Stanley Kubrick was undoubtedly one of the most personal and interesting masters of cinema. His films were always controversial, intelligent, different from one another; he found the style for every story he told. "Paths of Glory" (1957) and "Full Metal Jacket" (1987) were strong attacks about the war methods of WWI and Viet Nam;"Spartacus" (1960) enacted the slave rebellion in Roman times; "Lolita" (1962) and "Eyes Wide Shut" (1999) explored scabrous sexual subjects; "Dr. Strangelove" (1964) was a scathing satire about the atom bomb; "Barry Lyndon" (1975) told an Eighteenth Century love story; "The Shining" (1980) was a marvelous terror film; "A clockwork orange" was a stunning version of the Burgess novel on juvenile delinquency; and "2001: A Space Odyssey" (1968) was his only science fiction film and had enormous influence on other film makers.
As the hand programme of the Colón says, this film "is celebrated for its technological realism, its special effects that won an Oscar" (imagined by Kubrick and Douglas Turnbull) "and its audacious use of music". "London´s Southbank Center worked with the British Film Institute and Kubrick´s heirs to create a remasterized version of the film in high definition that contains the audio track excepting the music". The score accompanying the film "was put together" (from the original scores) "by conductor André De Ridder". The London Philharmonic played it at the Royal Festival Hall in 2010.
The Colón recently presented Murnau´s "Nosferatu", and in other seasons, Lang´s "The Nibelungs" and "Metropolis" with live ad-hoc scores, but all these cases were a different thing, for they accompanied mute films. Instead, what we heard was the music selected by Kubrick, but not in the audio track: live, by the Buenos Aires Philharmonic under Christian Baldini and the amplified Estudio Coral de Buenos Aires (49-strong) prepared by Carlos López Puccio.
It was a very professional job that managed with great precision the very exact joins that were needed, so that the music was heard with the right intensity except in a couple of places where it tended to cover dialogue. Also, I felt that some tenor voices weren´t of the best quality. But the whole was convincing; it must have been tricky to mimick the original recordings; e.g., Baldini had to follow Karajan´s tempi in Johann Strauss II´s "Blue Danube".
This is the fourth time I see "2001" since its 1969 BA première, though of course the first with live music. It´s time to mention the musical selections and their special uses. In 1968, when the film was first seen, Richard Strauss´ "Also sprach Zarathustra" was little known compared to other tone poems of him; its metaphysical impact as the impressive beginning of "The Dawn of Mankind" and its repetition at the end provoked a rash of recordings of the complete score, soon recognised as a masterpiece.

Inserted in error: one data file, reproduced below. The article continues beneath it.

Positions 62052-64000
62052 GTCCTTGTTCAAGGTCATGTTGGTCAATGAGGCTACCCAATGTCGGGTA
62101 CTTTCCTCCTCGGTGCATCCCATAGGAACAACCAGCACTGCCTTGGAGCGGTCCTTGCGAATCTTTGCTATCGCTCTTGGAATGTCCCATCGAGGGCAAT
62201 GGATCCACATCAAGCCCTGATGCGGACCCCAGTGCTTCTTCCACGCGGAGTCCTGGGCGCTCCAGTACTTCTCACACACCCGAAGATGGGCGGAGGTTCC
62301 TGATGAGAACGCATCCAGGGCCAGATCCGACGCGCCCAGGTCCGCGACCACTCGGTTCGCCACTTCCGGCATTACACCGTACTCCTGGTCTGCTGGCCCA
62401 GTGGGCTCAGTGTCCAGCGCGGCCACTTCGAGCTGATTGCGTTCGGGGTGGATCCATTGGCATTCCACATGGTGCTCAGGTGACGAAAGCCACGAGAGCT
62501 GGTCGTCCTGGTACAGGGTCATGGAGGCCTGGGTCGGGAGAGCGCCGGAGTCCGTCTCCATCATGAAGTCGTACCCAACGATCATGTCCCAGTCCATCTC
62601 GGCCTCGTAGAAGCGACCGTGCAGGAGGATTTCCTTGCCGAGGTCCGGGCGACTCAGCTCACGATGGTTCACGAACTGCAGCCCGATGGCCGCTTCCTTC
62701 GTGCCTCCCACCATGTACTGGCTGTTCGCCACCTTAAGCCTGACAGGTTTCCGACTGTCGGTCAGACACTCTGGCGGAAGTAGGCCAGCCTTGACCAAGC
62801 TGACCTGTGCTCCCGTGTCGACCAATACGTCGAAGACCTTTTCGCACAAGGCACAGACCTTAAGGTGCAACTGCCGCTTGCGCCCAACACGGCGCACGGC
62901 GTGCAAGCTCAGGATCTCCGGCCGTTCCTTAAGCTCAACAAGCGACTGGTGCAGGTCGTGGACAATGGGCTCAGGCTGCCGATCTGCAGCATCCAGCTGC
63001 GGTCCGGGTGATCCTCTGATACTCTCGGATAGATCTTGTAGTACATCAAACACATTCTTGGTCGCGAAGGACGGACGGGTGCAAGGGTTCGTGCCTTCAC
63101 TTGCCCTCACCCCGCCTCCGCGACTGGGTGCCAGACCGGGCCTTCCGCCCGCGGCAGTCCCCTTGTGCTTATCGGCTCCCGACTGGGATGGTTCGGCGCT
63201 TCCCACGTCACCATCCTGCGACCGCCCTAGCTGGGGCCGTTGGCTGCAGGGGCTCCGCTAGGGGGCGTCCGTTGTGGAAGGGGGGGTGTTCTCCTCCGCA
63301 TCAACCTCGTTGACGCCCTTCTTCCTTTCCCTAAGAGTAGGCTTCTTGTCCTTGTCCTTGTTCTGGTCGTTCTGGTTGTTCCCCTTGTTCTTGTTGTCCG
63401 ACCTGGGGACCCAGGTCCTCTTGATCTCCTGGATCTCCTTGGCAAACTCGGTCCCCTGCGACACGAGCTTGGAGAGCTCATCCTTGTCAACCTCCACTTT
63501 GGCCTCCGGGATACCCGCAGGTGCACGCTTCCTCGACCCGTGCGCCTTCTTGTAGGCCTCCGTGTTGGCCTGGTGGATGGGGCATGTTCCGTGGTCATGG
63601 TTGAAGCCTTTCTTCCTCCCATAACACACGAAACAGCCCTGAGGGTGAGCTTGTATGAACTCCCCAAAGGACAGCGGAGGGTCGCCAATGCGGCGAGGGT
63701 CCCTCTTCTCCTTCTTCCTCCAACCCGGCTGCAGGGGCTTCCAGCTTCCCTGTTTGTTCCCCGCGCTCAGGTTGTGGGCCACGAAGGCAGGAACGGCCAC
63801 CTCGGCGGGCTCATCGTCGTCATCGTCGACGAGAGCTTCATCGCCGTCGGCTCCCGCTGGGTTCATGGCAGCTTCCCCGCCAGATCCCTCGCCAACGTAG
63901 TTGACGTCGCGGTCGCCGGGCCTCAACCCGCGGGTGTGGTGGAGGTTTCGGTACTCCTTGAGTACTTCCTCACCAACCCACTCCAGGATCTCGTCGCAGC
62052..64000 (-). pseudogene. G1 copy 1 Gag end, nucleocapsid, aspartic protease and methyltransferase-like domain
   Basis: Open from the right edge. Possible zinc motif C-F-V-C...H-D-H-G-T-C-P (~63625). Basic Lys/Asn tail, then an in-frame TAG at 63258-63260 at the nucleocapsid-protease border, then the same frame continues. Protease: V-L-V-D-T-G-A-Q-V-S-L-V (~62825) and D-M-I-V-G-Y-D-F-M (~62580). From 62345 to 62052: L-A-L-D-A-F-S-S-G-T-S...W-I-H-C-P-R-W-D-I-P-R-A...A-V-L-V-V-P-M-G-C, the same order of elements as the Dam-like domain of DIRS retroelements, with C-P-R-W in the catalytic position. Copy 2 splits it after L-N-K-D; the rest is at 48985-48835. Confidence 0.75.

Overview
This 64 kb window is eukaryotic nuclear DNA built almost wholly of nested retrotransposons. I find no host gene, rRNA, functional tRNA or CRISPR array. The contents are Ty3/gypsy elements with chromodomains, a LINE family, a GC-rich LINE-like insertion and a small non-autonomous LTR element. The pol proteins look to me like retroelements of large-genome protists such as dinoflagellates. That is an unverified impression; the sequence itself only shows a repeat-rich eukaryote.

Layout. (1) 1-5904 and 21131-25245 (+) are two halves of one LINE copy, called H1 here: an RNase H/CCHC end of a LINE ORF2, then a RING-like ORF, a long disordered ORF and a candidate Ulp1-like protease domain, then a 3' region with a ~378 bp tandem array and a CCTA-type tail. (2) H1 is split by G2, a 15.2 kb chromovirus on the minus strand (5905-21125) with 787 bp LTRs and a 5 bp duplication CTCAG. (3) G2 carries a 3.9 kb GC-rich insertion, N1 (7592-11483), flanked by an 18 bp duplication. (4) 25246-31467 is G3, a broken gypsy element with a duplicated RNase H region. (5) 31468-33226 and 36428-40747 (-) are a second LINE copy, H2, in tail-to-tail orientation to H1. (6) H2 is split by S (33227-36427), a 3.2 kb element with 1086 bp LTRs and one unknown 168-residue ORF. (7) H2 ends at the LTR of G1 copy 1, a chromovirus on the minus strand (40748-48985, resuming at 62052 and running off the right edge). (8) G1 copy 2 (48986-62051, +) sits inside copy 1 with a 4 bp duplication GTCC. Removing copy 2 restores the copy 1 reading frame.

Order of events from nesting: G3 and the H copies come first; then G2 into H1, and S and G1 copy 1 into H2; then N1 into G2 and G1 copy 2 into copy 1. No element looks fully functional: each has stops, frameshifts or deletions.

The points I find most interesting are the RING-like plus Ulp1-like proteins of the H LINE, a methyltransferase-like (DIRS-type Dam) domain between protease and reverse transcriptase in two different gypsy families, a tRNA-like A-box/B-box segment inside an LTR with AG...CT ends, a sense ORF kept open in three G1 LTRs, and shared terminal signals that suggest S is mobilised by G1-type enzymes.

In fact, Kubrick had initially commissioned a distinguished film composer, Alex North (who had provided the music for "Spartacus") with the score for "2001", and North duly provided it. But Kubrick´s wife made him discover György Ligeti´s works, and the filmmaker felt that he had found the cosmic music he was looking for; he was right: almost half a century after, Ligeti still is closer to what Kubrick and many others (I feel the same) think of as the sounds of space. Four microtonal creations of the composer are used: the Requiem when the monolith of an unknown alien civilisation appears for the first time; " Lux aeterna" and the "Requiem" at the second and third apparitions of the monolith; "Atmospheres" and "Lux aeterna" at the "stellar door" sequence; and "Adventures" in the cryptic final scene.
A great Kubrick idea comes when the hominid of the first scene throws a bone and it becomes, millions of years later, a spaceship "dancing" to the strains of the "Blue Danube" Waltz. It is a magical instance. What convinces me less is the Neo-Romantic Adagio from Khachaturian´s ballet "Gayaneh"; the music is nice but clashes with the images.
I hadn´t seen "2001" for decades, and something struck me: its very title. For it indicates that Kubrick imagined (as I did) that after landing at the Moon space exploration would jump and by 2001 a manned mission to Jupiter would be logical; well, we are far from that, although unmanned probes have done wonderful discoveries there and in other outer planets (in fact, man has arrived beyond the planets of the Solar System). Not only the USA but the rest of mankind haven´t followed through with the capitals and fortitude necessary to conquer space.
The fighting hominids remain hostile, formidable and believable, at a time when animatronics hadn´t been developed, though "Planet of the Apes" had been filmed just months before. The astronauts´ dialogue remains stilted and protocolar, and things become dramatic only when the supercomputer Hal makes mistakes and the two American astronauts decide to disconnect it...but they don´t know that Hal has read their lips. Kubrick didn´t realize that computers would go the way of miniaturisation and that human emotions are still in 2015 out of the picture.
The fascinating images of the "stellar door" are still prophetic though unrealistic for an astronaut with a Jupiter mission, and the final images are enigmatic as the astronaut is shown at older stages of his life, to be apparently reborn to a new world.
For Buenos Aires Herald